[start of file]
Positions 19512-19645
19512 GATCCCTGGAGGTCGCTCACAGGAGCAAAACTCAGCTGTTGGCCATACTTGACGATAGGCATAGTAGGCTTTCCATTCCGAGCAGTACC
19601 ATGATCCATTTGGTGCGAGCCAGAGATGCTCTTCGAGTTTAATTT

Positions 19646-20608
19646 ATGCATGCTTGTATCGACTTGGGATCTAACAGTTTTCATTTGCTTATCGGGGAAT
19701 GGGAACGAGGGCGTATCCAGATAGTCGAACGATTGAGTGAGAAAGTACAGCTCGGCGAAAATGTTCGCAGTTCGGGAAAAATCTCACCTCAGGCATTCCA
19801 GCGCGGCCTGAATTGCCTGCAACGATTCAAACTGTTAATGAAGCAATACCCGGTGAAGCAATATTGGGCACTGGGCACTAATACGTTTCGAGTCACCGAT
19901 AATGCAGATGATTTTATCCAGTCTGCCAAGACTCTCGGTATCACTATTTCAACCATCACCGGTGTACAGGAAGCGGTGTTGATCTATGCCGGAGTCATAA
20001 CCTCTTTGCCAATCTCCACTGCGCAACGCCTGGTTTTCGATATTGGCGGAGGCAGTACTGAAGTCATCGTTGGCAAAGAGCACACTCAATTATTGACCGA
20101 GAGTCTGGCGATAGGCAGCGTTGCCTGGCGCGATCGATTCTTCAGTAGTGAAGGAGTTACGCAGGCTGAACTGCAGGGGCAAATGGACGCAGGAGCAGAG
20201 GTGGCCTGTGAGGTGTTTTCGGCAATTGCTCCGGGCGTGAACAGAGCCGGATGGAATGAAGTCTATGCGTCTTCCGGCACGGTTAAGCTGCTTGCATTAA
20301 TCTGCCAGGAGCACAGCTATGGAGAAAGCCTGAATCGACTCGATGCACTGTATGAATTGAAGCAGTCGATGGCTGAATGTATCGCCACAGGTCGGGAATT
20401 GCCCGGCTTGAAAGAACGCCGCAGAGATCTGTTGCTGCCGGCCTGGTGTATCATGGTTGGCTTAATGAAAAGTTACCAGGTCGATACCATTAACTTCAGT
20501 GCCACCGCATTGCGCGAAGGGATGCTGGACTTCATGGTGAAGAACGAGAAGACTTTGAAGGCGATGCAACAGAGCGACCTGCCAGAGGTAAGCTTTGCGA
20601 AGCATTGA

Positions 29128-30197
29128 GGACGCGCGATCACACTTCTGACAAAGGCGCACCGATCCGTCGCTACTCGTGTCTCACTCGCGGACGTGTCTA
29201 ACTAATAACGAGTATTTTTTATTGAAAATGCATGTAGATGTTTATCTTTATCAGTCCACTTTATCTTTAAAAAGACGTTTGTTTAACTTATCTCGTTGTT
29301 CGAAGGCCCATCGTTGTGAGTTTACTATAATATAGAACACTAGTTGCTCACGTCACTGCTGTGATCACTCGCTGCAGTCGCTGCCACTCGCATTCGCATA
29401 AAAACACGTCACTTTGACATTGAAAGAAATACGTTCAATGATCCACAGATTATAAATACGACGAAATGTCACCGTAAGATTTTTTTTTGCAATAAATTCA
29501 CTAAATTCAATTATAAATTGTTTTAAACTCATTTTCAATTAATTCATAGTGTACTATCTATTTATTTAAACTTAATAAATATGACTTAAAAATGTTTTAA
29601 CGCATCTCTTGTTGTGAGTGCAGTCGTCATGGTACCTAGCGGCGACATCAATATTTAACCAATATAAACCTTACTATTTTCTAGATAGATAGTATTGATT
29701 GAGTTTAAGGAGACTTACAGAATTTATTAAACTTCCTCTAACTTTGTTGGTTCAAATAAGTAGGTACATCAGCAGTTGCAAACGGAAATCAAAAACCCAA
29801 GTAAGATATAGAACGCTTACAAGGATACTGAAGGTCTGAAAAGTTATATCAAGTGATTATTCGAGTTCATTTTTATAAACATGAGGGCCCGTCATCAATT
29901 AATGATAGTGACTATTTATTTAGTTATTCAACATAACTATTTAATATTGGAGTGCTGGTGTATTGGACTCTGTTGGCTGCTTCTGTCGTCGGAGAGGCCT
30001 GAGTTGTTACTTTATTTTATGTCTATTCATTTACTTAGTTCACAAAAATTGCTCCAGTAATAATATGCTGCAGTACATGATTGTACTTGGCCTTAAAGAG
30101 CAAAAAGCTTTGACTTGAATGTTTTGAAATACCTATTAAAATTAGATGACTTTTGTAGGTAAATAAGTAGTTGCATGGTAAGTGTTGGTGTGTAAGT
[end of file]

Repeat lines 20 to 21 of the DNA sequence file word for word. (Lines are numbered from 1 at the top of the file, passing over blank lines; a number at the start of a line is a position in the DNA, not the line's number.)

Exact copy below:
29401 AAAACACGTCACTTTGACATTGAAAGAAATACGTTCAATGATCCACAGATTATAAATACGACGAAATGTCACCGTAAGATTTTTTTTTGCAATAAATTCA
29501 CTAAATTCAATTATAAATTGTTTTAAACTCATTTTCAATTAATTCATAGTGTACTATCTATTTATTTAAACTTAATAAATATGACTTAAAAATGTTTTAA